Math 273, Spring 2009: Introduction to Algebraic Geometry

Instructor: Chad Schoen

Prerequisites: Math 252 (Commutative Algebra) and Math 272 (Riemann Surfaces)

The subject:

Algebraic geometry is the study of the solution sets of systems of polynomial equations. These objects are called algebraic varieties.

Course Goals:

The basic objects of study in a first course on algebraic geometry are quasi-projective varieties over algebraically closed fields. We will investigate basic properties of these objects and learn some of the tools applied to their study. Likely topics include: Standard examples of varieties, dimension, regular maps, rational maps, elimination theory, divisors, singularities, coherent sheaves and their cohomology, cohomological invariants, rudiments of intersection theory, a peek at algebraic surfaces.

The course treats concepts which are essential to further work in algebraic geometry. To the extent that other areas of mathematics require understanding of basic algebraic geometry concepts, this course is important for students with a wide range of research interests. Most researchers in the following fields need to be familiar with the rudiments of algebraic geometry: number theory, algebra, algebraic groups, quadratic forms, singularities, complex analytic geometry, string theory. Many topologists and differential geometers find knowledge of algebraic geometry valuable in their work as well.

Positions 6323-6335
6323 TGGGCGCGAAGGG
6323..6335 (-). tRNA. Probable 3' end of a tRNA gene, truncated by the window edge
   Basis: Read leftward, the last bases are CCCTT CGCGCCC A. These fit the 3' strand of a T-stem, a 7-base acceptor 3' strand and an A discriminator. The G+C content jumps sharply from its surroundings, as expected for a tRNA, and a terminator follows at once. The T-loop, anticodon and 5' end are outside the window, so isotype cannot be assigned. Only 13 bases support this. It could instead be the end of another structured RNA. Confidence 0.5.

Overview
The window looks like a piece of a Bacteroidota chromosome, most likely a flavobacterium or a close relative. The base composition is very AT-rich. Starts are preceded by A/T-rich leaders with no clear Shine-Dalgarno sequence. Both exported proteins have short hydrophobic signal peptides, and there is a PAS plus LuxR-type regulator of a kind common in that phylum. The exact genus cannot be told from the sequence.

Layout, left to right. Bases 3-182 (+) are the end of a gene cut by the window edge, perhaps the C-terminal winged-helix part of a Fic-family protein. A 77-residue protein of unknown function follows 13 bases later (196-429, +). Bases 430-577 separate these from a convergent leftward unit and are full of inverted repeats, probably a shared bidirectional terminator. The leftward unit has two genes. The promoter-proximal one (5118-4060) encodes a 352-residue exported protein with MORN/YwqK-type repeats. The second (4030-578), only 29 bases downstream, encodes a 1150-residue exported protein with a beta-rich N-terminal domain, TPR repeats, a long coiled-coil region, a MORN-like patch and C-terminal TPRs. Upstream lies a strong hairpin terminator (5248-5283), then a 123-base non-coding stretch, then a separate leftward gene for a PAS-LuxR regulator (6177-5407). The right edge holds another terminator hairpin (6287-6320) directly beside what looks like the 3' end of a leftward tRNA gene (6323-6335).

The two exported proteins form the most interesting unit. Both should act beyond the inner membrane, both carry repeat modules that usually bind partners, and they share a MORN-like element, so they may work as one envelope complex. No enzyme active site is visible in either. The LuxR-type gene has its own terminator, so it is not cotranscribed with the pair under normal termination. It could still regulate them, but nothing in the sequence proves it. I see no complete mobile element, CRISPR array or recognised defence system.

Research in algebraic geometry requires an understanding of algebraic varieties over non-algebraically-closed fields and, more generally, of schemes. Although these topics will not be treated in detail in this course, the material will serve as preparation for these concepts.

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The course will make use of the book, Algebraic Geometry, by Robin Hartshorne as a source of reading and exercises.